# Java float division precision

I have a very simple division in Java (it's a product quantity / production per hour), however whenever I make this division I get strange errors:

float res = quantity / standard;


I have tried the above division with several values and I always get errors, however the one that I've tried everywhere else and gotten right was this:

Everywhere in the world:

13.6 = 6800 / 500;


Java:

13.0 = 6800 / 500;


I've researched BigDecimal and BigInteger, however I haven't found a way to create this division with them, is there any other way to do this division in Java without having precision errors??

Any help will be greatly appreciated.

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"Everywhere in the world" you cannot reassign the value of literals ;-) –  Kerrek SB Sep 2 '11 at 16:49
You should use double unless there is a specific need to use float. –  starblue Sep 2 '11 at 19:37
"Everywhere in the world" excludes C, C++? –  djechlin Dec 16 '12 at 21:03

You're dividing integers, which means that you're using integer division.

In integer division the fractional part of the result is thrown away.

Try the following:

float res = (float) quantity / standard;
^^^^^^^


The above forces the numerator to be treated as a float which in turn promotes the denominator to float as well, and a float-division is performed instead of an int-division.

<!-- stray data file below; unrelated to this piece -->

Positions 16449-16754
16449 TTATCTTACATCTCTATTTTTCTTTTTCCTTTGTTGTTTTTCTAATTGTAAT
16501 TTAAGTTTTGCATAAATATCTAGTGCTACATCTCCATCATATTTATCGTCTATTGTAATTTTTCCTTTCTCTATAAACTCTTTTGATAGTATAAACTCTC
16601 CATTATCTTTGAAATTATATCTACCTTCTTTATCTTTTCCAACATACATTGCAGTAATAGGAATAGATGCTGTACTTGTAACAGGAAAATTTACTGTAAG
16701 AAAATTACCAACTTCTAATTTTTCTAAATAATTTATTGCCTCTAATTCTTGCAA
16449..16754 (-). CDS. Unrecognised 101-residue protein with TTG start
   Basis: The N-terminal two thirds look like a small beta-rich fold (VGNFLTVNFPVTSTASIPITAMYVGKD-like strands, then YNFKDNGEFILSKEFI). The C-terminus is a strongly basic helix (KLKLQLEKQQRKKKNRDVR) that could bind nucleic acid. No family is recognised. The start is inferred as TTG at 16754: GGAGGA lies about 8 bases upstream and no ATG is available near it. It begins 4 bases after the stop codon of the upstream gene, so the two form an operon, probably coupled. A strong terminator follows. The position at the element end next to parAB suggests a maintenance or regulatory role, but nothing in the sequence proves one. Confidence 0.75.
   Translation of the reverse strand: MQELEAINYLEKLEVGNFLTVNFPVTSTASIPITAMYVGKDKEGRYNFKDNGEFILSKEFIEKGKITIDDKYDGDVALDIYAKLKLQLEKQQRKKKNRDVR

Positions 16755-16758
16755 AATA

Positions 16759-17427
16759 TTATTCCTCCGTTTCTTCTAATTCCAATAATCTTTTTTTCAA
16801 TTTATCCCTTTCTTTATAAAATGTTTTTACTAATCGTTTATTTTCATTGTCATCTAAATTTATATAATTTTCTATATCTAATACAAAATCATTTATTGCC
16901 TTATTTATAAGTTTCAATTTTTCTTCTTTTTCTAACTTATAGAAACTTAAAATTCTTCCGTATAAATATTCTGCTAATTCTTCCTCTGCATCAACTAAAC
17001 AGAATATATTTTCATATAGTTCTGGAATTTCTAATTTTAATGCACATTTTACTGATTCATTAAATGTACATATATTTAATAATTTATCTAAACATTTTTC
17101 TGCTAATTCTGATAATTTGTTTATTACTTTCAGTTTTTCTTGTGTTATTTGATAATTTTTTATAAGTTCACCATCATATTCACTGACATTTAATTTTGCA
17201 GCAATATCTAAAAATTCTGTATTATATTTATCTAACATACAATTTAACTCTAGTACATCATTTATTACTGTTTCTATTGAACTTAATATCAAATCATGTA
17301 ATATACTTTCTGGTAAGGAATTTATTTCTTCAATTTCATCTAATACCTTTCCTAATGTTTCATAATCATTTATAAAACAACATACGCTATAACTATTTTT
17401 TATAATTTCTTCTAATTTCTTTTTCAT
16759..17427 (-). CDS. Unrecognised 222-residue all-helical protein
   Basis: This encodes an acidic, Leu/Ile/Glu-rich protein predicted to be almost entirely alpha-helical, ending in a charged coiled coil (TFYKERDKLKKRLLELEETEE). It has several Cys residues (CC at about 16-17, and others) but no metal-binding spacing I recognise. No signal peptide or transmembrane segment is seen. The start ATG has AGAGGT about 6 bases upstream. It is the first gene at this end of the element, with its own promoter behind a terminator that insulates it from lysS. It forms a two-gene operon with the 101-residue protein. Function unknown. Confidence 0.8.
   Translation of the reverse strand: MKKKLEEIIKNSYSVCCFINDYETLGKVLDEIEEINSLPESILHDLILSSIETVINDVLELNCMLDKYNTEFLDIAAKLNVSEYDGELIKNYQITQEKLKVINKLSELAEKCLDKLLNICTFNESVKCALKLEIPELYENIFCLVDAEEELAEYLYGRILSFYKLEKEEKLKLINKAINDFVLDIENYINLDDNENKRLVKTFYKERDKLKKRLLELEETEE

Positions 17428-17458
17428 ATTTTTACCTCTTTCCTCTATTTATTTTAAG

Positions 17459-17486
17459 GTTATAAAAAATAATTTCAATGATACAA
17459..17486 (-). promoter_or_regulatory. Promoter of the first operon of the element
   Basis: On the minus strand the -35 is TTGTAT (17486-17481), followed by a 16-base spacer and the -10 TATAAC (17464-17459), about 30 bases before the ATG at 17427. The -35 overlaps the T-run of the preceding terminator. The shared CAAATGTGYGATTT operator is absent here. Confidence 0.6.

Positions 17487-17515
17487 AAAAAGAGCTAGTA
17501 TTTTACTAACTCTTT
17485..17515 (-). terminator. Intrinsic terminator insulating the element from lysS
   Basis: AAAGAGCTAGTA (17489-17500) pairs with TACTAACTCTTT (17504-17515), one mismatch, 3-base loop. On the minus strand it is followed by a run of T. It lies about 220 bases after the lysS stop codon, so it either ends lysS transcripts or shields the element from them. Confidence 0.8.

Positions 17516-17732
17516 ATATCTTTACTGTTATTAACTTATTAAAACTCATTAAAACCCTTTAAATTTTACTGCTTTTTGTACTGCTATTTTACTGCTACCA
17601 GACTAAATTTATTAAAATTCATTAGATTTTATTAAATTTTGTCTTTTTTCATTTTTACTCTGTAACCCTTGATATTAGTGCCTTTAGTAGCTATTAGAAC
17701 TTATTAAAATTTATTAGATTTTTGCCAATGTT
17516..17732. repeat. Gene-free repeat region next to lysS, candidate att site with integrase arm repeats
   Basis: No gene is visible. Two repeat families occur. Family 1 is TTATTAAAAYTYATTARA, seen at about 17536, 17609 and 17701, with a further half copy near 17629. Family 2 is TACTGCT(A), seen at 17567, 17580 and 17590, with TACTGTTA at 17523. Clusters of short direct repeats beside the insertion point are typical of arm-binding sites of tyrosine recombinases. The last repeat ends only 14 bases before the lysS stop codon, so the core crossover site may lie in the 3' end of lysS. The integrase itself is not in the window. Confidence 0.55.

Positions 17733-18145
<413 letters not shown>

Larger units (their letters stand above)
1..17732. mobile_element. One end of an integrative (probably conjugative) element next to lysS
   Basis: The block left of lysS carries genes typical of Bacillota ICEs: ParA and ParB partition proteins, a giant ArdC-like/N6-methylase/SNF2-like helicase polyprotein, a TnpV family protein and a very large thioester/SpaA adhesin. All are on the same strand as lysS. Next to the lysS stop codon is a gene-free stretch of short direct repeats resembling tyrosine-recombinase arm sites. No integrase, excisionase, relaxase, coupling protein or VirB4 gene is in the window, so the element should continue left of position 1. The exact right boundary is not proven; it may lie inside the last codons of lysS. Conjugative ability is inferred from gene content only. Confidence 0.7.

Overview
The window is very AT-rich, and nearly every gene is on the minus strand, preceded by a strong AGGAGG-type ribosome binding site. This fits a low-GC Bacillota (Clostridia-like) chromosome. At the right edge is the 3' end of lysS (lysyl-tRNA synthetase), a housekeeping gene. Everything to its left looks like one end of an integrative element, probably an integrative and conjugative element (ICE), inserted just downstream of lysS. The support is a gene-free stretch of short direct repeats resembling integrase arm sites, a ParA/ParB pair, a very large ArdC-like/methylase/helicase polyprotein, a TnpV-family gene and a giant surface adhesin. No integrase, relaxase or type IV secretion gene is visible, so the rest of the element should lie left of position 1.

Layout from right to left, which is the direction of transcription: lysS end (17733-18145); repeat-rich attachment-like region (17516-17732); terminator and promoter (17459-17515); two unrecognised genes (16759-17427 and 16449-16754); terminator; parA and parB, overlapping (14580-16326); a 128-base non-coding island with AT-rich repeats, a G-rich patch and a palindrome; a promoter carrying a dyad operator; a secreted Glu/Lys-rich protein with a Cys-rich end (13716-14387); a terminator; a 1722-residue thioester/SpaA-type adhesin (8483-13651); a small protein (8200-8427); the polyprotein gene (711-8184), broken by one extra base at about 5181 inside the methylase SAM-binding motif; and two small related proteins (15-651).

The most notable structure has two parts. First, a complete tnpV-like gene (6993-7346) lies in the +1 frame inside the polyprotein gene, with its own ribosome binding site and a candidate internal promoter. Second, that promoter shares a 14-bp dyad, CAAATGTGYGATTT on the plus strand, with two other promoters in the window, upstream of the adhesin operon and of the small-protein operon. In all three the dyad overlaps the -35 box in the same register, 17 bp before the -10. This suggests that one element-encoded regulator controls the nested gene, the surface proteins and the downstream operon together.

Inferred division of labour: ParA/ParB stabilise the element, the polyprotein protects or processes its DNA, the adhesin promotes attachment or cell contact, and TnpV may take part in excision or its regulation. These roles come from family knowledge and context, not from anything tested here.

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Another common method is to multiply the numerator or denominator by 1.0. By the way, there is almost no reason to ever use float instead of double, unless you really care about saving 4 bytes. –  Paul Tomblin Sep 2 '11 at 16:49
Yep. Agreed.... –  aioobe Sep 2 '11 at 16:51
@Paul: and so there is no reason to ever use int instead of long, unless... [:-) –  Carlos Heuberger Sep 2 '11 at 21:37
@Carlos, maybe not in Java (actually, I don't know), but in C or C++, int can be considerably faster than long, whereas thanks to "math coprocessors" (some of remember when these were separate chips) doubles are often faster than floats because they don't have to be down converted. –  Paul Tomblin Sep 2 '11 at 22:08

If you concerned about precision I would suggest using double which has more than double the number of digits of precision. However floating point only accurately represents fractions which are a sum or powers of 0.5. This means 0.6 is only approximately represented. This doesn't have to be a problem with appropriate rounding.

double d = (double) 6800 / 500;


or

double d = 6800.0 / 500;

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Is there any perfomance differences between double and float??....I've been doing some light reading and I might be a little concerned regarding memory usage, the machine on which the software is going to be deployed is rather old –  Julian C. Sep 6 '11 at 19:08
double uses 4 more bytes. If memory is very tight it can be worth using float and if you have a million of these, it could save 4 MB. If you don't have millions of these it probably not worth worrying about. –  Peter Lawrey Sep 6 '11 at 20:47
Nah, machine's not THAT old –  Julian C. Sep 20 '11 at 14:58